Because it is impossible to construct a "perfect" transmitter, transmitters often generate spurious signals at various frequencies, including the frequency on which the receiver operates. However, because the receiver operating frequency range is outside the passband of the transmit filter, such spurious signals are substantially attenuated. Thus, the transmit filter and receive filter cooperate to allow a transmitter and receiver to share a single antenna, while substantially preventing signals from the transmitter from reaching the receiver. Where more than two devices must be connected to the same antenna (or other load), the basic duplexer design has been extended by increasing the number of filters.

As noted above, multiplexers, and the filters from which they are built, have been constructed in a variety of configurations. In one configuration referred to as an "interdigital" filter, a cavity of rectangular cross section is formed, and a plurality of spaced adjacent resonating elements are provided, each alternate resonator extending inward from an opposite wall of the cavity. In such filters, the resonant frequency of each resonator is determined by its length, the impedance of each resonator is determined by its cross sectional size, and the amount of coupling with other resonators is determined by proximity to the other resonators.

In the past, multiplexers have been conventionally designed with filters as separate units. Thus, in FIG. 1, which depicts a radio system 108 employing one conventional multiplexer (duplexer) design, a transmitter 110 is connected to a transmit filter 112, and a receiver 114 is connected to a separate receive filter 116. The transmit and receive filters 112, 116 are connected in parallel through transmission lines 118, 120 at a "T" junction 122, and then via a transmission line 124 to an antenna 126. Typically, each filter is independently designed (i.e., in isolation) for optimal performance, and thus, the transmission lines and other interconnecting components are preferably designed such that when the filters are interconnected to operate as a multiplexer, each filter has little or no effect on the performance of the other filters. However, it is believed that some multiplexers have been developed in which multiple filters are connected in a "T" or star junction configuration and in which the filters have been optimized for operation only in the grouped configuration.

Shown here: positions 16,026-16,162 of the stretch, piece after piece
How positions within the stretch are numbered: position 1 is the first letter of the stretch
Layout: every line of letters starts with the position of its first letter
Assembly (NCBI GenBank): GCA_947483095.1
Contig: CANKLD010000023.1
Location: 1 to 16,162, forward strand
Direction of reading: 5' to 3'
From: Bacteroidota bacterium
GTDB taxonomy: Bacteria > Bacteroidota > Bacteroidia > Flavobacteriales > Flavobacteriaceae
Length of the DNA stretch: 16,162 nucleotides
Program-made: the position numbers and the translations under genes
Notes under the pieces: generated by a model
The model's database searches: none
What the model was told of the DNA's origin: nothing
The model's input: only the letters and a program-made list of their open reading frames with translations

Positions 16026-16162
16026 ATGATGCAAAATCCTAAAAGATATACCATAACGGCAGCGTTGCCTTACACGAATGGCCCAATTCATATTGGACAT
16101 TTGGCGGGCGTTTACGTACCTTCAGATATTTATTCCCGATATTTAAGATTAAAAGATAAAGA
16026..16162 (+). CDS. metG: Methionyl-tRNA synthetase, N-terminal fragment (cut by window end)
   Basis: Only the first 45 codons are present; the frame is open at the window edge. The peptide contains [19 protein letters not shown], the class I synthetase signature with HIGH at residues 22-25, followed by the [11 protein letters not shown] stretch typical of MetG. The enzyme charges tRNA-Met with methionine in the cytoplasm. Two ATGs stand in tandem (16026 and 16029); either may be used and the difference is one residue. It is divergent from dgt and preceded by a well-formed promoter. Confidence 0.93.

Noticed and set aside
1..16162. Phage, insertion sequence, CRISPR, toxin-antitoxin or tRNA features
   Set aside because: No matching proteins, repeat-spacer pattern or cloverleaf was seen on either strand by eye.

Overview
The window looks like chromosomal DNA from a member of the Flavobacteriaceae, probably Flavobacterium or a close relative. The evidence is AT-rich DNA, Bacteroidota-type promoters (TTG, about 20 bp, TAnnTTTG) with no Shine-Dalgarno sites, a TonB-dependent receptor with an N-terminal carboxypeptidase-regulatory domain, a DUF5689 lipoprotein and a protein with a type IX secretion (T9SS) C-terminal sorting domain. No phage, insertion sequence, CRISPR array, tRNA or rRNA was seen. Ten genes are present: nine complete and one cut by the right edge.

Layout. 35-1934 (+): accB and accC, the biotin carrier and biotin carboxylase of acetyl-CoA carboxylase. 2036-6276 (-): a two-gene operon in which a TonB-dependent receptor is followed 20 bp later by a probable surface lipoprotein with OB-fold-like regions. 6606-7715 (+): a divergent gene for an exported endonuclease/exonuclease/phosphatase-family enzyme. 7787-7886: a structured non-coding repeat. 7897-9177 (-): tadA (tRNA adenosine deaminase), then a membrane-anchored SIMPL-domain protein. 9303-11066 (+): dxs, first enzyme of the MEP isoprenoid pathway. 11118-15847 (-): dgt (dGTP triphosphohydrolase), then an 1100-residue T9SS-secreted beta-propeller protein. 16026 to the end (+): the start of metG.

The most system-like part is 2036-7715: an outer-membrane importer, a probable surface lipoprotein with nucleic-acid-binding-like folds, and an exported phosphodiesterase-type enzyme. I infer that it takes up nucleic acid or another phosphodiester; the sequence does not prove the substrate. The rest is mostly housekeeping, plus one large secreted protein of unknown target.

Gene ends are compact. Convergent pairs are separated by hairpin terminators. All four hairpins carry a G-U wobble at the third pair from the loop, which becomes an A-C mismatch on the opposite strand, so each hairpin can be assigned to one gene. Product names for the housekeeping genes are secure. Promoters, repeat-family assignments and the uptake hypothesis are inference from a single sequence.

Multiplexers of the design of FIG. 1 have several disadvantages. Providing separate filters, with separate filter enclosures and interconnections therebetween, increases the cost and space requirements of such multiplexers. In addition, these designs typically require that the transmission lines 118, 120 between the filters 112, 116 and the "T" junction 122 be cut to precisely defined lengths, often an even multiple of one-quarter wavelength at the filter center frequency. In some designs, the transmission lines may be intended to function as impedance transformers, or may be intended to isolate the individual filters. If the transmission lines are not manufactured to exactly the correct length, they may undesirably introduce reactance, or may undesirably transform the impedance of one filter as seen by the other filter. Thus, errors in the transmission line lengths can substantially degrade multiplexer performance. The transmission lines and associated connectors and other hardware are expensive, and the high expense and difficulty of manufacturing the transmission lines is exacerbated by the need to manufacture them to a precisely defined length. Further, the transmission lines take up valuable physical space in a radio system installation, and must be appropriately routed to avoid damage and to present a suitable appearance.